Two-Phase Flow Patterns in Vertical Tubes

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Two-phase flow in a vertical tube tends to be more symmetric, since gravity acts equally in the circumferential directions. The gravitational force plays a more dominant role in the liquid phase – and therefore in the whole of the two-phase flow – in a vertical channel. The following flow patterns can be encountered in vertical upward flow (Hewitt, 1998; Thome, 2004):

Bubbly flow. Vapor bubbles are dispersed in a continuous liquid phase. The size of the bubbles varies widely but is generally small compared to the diameter of the tube.

Slug or plug flow. As the bubble size increases and the bubbles start to consolidate, plugs can form. The plugs are often bullet-shaped in an upward flow and may be separated by regions occupied by liquid with a dispersion of small bubbles. These bullet-shaped plugs are commonly referred to as “Taylor bubbles” after the Taylor instability.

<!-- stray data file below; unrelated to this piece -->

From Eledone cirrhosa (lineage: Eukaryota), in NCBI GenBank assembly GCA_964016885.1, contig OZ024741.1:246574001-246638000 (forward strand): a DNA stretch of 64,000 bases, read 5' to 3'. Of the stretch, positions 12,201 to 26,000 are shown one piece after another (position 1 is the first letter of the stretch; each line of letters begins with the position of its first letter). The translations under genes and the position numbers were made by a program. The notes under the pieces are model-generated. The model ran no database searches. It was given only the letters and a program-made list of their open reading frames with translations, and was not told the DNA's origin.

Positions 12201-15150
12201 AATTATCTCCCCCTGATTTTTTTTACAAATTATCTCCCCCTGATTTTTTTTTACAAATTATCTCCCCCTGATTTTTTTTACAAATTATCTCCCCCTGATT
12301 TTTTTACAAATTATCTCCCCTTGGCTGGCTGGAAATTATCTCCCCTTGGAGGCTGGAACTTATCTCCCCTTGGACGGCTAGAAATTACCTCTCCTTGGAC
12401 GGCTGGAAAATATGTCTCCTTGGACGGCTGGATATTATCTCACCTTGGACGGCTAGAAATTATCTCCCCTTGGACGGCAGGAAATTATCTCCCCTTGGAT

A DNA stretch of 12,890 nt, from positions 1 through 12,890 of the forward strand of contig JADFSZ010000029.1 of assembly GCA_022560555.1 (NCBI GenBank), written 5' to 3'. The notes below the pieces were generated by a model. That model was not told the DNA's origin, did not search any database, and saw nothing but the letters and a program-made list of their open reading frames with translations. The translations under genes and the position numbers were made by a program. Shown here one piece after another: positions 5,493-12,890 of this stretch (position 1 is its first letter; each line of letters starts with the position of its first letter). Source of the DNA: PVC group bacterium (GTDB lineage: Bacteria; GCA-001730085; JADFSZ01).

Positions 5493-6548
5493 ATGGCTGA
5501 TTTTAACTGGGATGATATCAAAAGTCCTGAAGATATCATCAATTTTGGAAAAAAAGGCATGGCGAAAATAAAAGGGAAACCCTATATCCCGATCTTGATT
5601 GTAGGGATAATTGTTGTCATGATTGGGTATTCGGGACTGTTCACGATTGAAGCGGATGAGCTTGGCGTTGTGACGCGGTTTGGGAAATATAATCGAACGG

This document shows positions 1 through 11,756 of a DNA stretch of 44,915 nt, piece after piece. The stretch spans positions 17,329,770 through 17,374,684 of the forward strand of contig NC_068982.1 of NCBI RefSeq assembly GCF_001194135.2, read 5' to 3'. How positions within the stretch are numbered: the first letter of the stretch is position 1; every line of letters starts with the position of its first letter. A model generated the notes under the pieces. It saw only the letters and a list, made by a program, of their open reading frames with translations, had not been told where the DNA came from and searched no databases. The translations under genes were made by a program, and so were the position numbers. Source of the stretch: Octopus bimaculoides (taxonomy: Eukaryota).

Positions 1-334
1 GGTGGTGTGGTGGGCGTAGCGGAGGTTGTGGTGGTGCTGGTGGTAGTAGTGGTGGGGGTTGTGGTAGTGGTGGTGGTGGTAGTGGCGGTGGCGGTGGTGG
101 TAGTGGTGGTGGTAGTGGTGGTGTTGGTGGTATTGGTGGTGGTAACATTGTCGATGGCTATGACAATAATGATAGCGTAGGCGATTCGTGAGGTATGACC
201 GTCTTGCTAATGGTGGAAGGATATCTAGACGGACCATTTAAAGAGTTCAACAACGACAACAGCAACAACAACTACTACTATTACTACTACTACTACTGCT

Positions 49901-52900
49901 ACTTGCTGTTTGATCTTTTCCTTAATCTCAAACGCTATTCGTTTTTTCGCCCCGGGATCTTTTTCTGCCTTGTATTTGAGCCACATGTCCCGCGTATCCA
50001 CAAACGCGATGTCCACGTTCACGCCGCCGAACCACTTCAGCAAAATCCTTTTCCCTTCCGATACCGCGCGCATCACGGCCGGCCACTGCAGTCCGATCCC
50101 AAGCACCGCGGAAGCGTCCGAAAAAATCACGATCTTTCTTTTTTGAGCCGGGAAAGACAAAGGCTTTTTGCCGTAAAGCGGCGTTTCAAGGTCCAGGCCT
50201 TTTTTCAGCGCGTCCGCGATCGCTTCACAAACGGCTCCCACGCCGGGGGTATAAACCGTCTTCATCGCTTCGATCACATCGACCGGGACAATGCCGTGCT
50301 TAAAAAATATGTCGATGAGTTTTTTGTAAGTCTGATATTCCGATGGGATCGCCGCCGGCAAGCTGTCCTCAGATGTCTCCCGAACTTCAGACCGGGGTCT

Churn flow. As the slug bubbles grow larger, they start to break up, leading to a more random and unstable flow. Although the vapor continuously flows upward, the liquid phase may experience intermittent upward and downward motion, because the shear force from the vapor phase can just balance the imposed pressure gradient and the downward gravitational force. This oscillatory pattern is termed churn flow, and it is an intermediate regime between slug flow and annular flow. When the diameter of the vertical tube is small, the flow pattern can change directly from slug flow to annular flow without going through the churn flow pattern.

Annular flow. At relatively high quality, the thin liquid layer flows along the inner wall of the tube and the central core of the flow consists of the vapor (gas) phase. Annular flow results when the interfacial shear of the high velocity gas or vapor on the liquid film becomes dominant over gravity. Liquid is then expelled from the center of the tube to form a film on the tube wall. Since the vapor core velocity is much higher than the liquid velocity, the vapor core may ripple the liquid layer and cause waves on the liquid film. It is also possible that some of the liquid phase may be entrained as small droplets in the gas core, or that some bubbles may be entrained in the liquid film.

Wispy annular flow. At a high liquid flow rate, the concentration of the liquid drops in the vapor (gas) core increases. The merging of these liquid droplets can lead to large lumps, breaks, or wisps of liquid in the gas core.